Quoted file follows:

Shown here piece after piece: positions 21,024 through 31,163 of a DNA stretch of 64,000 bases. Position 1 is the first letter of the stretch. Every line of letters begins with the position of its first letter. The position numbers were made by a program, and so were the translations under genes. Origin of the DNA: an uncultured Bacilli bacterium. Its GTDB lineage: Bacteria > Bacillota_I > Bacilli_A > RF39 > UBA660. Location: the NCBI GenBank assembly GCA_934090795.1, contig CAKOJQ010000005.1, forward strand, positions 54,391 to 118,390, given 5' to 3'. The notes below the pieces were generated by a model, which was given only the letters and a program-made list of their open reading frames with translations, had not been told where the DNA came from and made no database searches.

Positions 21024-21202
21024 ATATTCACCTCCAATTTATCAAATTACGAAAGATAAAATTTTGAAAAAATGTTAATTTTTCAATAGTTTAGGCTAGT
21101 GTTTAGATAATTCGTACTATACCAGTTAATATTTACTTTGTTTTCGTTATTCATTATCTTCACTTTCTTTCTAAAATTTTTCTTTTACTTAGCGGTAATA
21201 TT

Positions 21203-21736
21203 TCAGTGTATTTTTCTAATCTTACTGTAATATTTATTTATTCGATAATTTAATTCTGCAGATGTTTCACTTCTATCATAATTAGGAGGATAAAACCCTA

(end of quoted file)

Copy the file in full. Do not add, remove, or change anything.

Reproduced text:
Shown here piece after piece: positions 21,024 through 31,163 of a DNA stretch of 64,000 bases. Position 1 is the first letter of the stretch. Every line of letters begins with the position of its first letter. The position numbers were made by a program, and so were the translations under genes. Origin of the DNA: an uncultured Bacilli bacterium. Its GTDB lineage: Bacteria > Bacillota_I > Bacilli_A > RF39 > UBA660. Location: the NCBI GenBank assembly GCA_934090795.1, contig CAKOJQ010000005.1, forward strand, positions 54,391 to 118,390, given 5' to 3'. The notes below the pieces were generated by a model, which was given only the letters and a program-made list of their open reading frames with translations, had not been told where the DNA came from and made no database searches.

Positions 21024-21202
21024 ATATTCACCTCCAATTTATCAAATTACGAAAGATAAAATTTTGAAAAAATGTTAATTTTTCAATAGTTTAGGCTAGT
21101 GTTTAGATAATTCGTACTATACCAGTTAATATTTACTTTGTTTTCGTTATTCATTATCTTCACTTTCTTTCTAAAATTTTTCTTTTACTTAGCGGTAATA
21201 TT

Positions 21203-21736
21203 TCAGTGTATTTTTCTAATCTTACTGTAATATTTATTTATTCGATAATTTAATTCTGCAGATGTTTCACTTCTATCATAATTAGGAGGATAAAACCCTA